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Contrary to what some social media pundits would say, conferences where people show up and interact in person have not gone away. Not only are they around to stay, but most legal marketing pundits (including yours truly) agree that attending conferences can offer valuable business development opportunities.
But how do you know whether a conference will be really valuable, especially since an out-of-town conference will likely cost a few thousand dollars and the loss of billable time? Your best bet is to weigh several factors.
Let’s first talk about those factors relating to business development.
Who attends the conference? If any of your existing clients are going, you should be there, too. Here are three reasons why:
If you’re not sure who is attending, do some due diligence. Do you know anyone who has attended a past conference? If not, make a few phone calls or send a few emails to those putting together the conference. They should be able to give you a good idea of who has attended in the past. Don’t forget about the brochure. Many include a “Who Should Attend?” section, which makes it easy for you to decide if you should attend.
Also, consider the speaker lineup. Are there any speakers you’d like to meet? Easy. Just attend the breakout session. When it’s over, go up and introduce yourself and start a conversation about a presentation topic.
What networking activities does the conference offer? Special networking activities offer great opportunities to get one-to-one time with potentially valuable contacts. Consider these:
Use your imagination to figure out a way to get an invite to any of these. Honestly, it usually isn’t that hard to do.
Does the conference have small breakout sessions? It is easier to meet new people if there are only 30 attendees in a smaller conference room, rather than a huge auditorium containing hundreds. The kind of conference you want to attend is one that is heavy on the breakouts and light on the plenaries.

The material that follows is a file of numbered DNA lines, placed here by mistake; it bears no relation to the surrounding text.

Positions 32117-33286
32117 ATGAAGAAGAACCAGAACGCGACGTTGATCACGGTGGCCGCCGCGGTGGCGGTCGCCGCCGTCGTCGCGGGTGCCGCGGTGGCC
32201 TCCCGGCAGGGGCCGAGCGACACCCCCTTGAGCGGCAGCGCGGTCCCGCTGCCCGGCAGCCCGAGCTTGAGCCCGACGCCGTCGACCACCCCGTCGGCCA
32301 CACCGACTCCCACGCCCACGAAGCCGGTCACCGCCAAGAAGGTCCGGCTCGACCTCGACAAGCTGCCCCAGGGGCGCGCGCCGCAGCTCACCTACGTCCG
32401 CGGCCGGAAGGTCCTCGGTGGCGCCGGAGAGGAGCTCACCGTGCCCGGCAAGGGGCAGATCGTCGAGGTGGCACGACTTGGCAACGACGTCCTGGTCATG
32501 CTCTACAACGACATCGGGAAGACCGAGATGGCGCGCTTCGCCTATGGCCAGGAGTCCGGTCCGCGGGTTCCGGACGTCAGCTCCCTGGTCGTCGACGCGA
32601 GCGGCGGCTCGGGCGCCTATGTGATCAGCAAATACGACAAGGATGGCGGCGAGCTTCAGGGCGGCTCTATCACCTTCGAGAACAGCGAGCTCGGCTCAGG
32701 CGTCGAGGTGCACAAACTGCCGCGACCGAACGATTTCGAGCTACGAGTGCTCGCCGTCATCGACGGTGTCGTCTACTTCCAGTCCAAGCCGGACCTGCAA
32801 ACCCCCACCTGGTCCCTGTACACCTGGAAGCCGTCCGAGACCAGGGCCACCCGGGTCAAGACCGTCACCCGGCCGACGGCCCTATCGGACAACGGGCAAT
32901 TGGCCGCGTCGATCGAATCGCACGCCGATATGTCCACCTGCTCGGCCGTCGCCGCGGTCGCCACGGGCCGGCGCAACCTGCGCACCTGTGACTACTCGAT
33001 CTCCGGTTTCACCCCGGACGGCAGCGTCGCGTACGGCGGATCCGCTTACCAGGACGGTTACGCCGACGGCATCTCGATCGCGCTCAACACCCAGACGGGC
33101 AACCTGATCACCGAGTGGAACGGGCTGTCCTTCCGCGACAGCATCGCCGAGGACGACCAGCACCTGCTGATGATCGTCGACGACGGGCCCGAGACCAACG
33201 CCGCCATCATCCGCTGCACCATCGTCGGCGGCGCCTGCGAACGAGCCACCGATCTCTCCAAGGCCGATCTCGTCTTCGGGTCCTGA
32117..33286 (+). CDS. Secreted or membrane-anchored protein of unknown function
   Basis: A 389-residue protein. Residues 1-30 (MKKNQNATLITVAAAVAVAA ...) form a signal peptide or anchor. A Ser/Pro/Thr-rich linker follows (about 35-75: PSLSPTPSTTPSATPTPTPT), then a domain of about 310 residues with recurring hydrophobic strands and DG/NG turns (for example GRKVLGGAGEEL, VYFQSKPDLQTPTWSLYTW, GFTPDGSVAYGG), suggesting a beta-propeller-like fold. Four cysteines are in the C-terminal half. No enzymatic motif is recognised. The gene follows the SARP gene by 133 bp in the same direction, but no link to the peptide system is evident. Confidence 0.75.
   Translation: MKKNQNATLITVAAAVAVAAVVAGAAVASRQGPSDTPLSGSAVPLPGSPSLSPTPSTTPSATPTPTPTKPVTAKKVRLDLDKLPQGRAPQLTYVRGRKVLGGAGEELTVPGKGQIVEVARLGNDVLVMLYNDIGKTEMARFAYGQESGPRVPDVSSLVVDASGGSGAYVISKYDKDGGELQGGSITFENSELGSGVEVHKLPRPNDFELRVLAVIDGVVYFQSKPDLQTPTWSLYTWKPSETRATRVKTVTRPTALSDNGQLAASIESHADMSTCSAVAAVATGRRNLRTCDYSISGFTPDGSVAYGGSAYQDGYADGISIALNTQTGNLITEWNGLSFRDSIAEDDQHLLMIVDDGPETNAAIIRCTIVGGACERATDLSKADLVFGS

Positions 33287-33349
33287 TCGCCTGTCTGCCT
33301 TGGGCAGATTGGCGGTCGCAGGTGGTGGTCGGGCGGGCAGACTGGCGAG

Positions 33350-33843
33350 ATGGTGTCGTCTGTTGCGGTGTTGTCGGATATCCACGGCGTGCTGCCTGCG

Follow up. Repeat after me: Follow up. Don’t waste your time heeding my suggestions unless you intend to follow up with the people you interacted with at the conference. Trust me, they will forget you exist sooner than you think. The first step to following up is to send an email a few days after the conference. It doesn’t have to be anything fancy. The simple “nice to meet you” variety is fine.
Next, think about ways to advance this new relationship. For example, if you met someone from your area, try to arrange a coffee or lunch date. If they are not close by, can you think of other times when you may see them again in the near future? Other conferences? Perhaps they are located in a place where you have other business to do as well? Put some effort in here — it will pay off.
The above factors focus on the benefits you and your business will receive by attending. Let’s now turn to factors unrelated to business development.
Will you learn anything? In addition to offering opportunities to meet new people, conferences also offer opportunities to meet new ideas. Take a look at the agenda and breakout sessions to determine if the topics are the same old, same old, or if there is a chance you may actually learn something new.
Location, location, location. You have my permission to be selfish. There’s nothing inherently immoral or unethical about factoring in things having little to do with your career. Hey, I live in Minnesota. All things being equal, San Diego during January sure sounds a helluva lot better to me than Washington, D.C. in the summer.
Also, what about friends and family members? Are there conferences located in places that would allow you to catch up with them? Is it possible to bring your spouse and take a few days off before or after the conference for a mini-vacation?
Enjoy. The best conferences fulfill business development, educational and personal goals, all while enhancing one’s overall career. Be selective and remember to have some fun. Safe travels!
Roy S. Ginsburg is an attorney coach who works one-to-one in the areas of business development, practice management and career development. He has practiced law for more than 25 years in large to small firms and in a corporate setting. He is currently an active solo with a part-time practice in legal marketing ethics and employment law. Learn more at www.royginsburg.com.
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